While the University of Texas and the University of California arm to fight each other for a $60 million contract to run Los Alamos National Laboratory nuclear weapons research and development facility, peace advocates say the competition is misdirected and the debate should focus instead on the danger of developing weapons of mass destruction.
“The university, especially a public university, has no place contributing to the development of nuclear weapons,” said Chelsea Collonge, UC Berkeley student with the statewide Coalition to Demilitarize UC. “It undermines our academic integrity.”
University participation sugarcoats the labs’ weapons work, creating a “fig leaf of academic respectability,” said Jackie Cabasso, executive director of Oakland-based Western States Legal Foundation.
Nonetheless, UC and UT are putting together “dream teams.” UC will partner with San Francisco-based Bechtel National, Inc. BWX Technologies, Inc. of Lynchburg, Va., “the nation’s premier manager of complex, high-consequence nuclear and national security operations,” and Washington Group International, of Boise, Idaho, will also be part of the mix, according to a UC press statement.
The University of Texas lineup includes major partner Lockheed Martin, with the possible collaboration of Texas A&M and other universities. Southern California-based defense contractor Northrop Grumman Corporation said it would also bid on the contract.
UC’s ties to the Los Alamos, New Mexico lab were forged in 1943 when the lab was founded with a singular purpose—to create the atom bomb. Because of a series of highly publicized security lapses and management gaffes over the last few years, the Department of Energy, which owns the labs, announced in the spring of 2003 that lab management would go out to competitive bid.
The university oversees two other labs: the Lawrence Berkeley National Laboratory, founded in 1931, and the Lawrence Livermore National Laboratory, founded in 1952. Competitive bidding for LLNL management will take place next year. UC recently won a five-year contract to continue to run the Berkeley lab.
Competitors Suit Up
Underscoring that final bid specifications are not yet available and that until they are, the university will not make a final determination on whether it will vie for the contract, UC spokesperson Chris Harrington claimed that the UC-Bechtel team is the top contender.
“University management brings strong science and technology work,” compatible with the university’s mission of contributing to the safety and security of the nation, he said, explaining that he could not detail the advantages of the UC-Bechtel partnership due to the nature of the competition. The team effort will be led by Michael R. Anatasio, now head of the Livermore labs.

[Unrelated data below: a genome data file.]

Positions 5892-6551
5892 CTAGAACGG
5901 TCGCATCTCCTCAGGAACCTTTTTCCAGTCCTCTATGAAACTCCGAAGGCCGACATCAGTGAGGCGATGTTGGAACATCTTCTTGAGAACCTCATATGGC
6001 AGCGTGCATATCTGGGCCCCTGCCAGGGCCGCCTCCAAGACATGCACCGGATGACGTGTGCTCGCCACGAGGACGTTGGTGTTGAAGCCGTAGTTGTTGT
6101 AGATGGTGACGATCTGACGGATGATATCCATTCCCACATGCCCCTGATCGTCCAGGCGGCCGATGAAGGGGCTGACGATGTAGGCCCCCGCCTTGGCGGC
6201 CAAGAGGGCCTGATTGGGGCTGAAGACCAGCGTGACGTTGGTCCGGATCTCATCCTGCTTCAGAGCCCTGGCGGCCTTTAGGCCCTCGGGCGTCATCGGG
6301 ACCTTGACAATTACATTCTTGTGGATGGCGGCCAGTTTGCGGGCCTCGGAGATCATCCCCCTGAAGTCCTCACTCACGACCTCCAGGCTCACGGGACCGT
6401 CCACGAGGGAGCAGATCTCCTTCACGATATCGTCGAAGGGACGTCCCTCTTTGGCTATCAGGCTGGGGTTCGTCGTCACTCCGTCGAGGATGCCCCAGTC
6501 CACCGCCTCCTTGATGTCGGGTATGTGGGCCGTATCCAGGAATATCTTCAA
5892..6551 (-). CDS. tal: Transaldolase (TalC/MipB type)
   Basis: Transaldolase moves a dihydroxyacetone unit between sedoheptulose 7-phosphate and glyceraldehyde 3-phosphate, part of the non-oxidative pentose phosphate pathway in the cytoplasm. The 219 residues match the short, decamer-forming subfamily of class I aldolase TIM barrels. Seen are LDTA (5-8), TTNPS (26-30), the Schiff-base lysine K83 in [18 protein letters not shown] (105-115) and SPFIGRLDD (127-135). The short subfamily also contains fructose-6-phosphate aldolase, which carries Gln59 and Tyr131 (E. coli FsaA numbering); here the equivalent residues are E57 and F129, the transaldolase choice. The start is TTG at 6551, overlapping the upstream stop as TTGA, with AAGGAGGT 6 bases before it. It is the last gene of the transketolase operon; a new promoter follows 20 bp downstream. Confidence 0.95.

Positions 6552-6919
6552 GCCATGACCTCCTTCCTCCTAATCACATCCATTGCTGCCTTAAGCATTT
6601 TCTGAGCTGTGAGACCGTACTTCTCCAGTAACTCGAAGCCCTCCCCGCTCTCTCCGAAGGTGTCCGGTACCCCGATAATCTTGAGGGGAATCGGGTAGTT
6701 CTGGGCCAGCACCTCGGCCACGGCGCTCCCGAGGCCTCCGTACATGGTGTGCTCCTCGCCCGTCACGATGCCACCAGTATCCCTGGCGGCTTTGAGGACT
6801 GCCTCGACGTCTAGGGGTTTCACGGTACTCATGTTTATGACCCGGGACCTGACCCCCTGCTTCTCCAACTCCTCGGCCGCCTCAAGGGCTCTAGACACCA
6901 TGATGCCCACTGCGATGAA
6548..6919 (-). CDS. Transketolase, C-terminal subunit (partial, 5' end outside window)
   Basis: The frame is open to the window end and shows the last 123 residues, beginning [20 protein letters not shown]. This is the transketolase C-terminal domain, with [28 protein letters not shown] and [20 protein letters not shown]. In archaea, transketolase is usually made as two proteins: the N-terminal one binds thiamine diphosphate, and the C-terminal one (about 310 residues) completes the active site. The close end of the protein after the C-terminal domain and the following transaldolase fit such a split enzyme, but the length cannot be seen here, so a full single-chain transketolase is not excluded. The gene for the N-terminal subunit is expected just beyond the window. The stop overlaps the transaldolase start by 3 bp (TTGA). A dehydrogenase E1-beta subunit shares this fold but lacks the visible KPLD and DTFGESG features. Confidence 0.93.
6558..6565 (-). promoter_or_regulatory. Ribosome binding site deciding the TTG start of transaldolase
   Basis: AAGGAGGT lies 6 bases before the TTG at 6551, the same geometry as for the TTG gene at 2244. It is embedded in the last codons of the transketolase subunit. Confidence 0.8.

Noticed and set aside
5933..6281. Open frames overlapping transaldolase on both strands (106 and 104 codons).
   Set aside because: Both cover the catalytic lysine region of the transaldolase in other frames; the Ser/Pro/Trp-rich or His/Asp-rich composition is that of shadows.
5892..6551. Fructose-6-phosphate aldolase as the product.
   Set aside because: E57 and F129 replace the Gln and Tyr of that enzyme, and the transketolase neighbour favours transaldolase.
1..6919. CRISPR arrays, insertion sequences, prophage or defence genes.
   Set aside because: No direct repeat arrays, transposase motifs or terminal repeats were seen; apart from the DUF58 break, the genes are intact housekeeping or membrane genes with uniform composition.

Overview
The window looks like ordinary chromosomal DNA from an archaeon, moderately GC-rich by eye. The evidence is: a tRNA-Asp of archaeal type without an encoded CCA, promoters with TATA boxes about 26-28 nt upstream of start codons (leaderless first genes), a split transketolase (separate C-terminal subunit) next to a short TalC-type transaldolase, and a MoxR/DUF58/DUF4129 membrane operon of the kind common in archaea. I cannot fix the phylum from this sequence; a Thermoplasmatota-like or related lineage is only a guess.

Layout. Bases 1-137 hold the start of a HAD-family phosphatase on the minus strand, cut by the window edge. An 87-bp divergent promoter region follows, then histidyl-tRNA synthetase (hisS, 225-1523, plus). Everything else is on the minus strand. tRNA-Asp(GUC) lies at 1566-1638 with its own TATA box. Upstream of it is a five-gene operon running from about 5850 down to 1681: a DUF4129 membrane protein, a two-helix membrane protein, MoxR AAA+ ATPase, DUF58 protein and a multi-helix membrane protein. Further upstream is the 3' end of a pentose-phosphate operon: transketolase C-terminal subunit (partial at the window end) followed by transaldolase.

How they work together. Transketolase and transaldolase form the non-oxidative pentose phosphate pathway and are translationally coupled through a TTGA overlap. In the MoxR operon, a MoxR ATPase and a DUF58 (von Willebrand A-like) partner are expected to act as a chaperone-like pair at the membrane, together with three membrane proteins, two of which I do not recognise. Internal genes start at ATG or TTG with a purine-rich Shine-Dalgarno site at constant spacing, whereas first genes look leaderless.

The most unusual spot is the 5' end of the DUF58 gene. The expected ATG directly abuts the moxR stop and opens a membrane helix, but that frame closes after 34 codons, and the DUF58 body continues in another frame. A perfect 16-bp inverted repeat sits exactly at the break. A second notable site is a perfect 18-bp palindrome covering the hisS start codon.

Bechtel National, Inc., the Bechtel division proposed to partner with UC, brings knowledge of national security, intelligence and defense to the partnership. BNI’s experience includes developing technologies to fight terrorism, monitoring the consequences of terrorist acts, designing emergency response programs, and training military and civilian responders, according to a UC press statement.
While both Bechtel and UC spokespeople declined to quantify costs associated with preparing a bid, the UT Board of Regents voted to budget $1.2 million for preparing a proposal. Harrington said UC’s outlay would come from the lab’s budget, kept separate from other university funds.
Republican Sen. Pete Domenici of New Mexico was among those who have stood up to support the UC-Bechtel partnership.
“The University of California has provided a solid science background to Los Alamos, as well as a highly regarded academic foundation,” he said in a statement. “By partnering with a group headed by Bechtel National, UC is bringing a strong management team with extensive experience managing challenging projects on board.”
Asked to comment on the competition, Rep. Barbara Lee, D-Oakland, chose to address only the question of reducing weaponry.
“For me, the most critical issue is fundamentally changing U.S. nuclear weapons policies, and I will continue to work in Congress to end the development of nuclear weapons, to continue to reduce the size of our arsenal and to foster nonproliferation programs that will dismantle existing weapons and stop the spread of weapons technology,” she said in an e-mail.
University of Texas Chancellor Mark Yudof said the UT-Lockheed team is the strongest.
“For the first time since the creation of Los Alamos, the Department of Energy is challenging American industry and academia to come forward with their best guidance about how its vital work can be done better and more safely,” he said. “There may be industrial bidders who could do the job alone, but without access to the best minds in academia, they could not do it as well….We believe we have the winning combination.”
Peace groups organize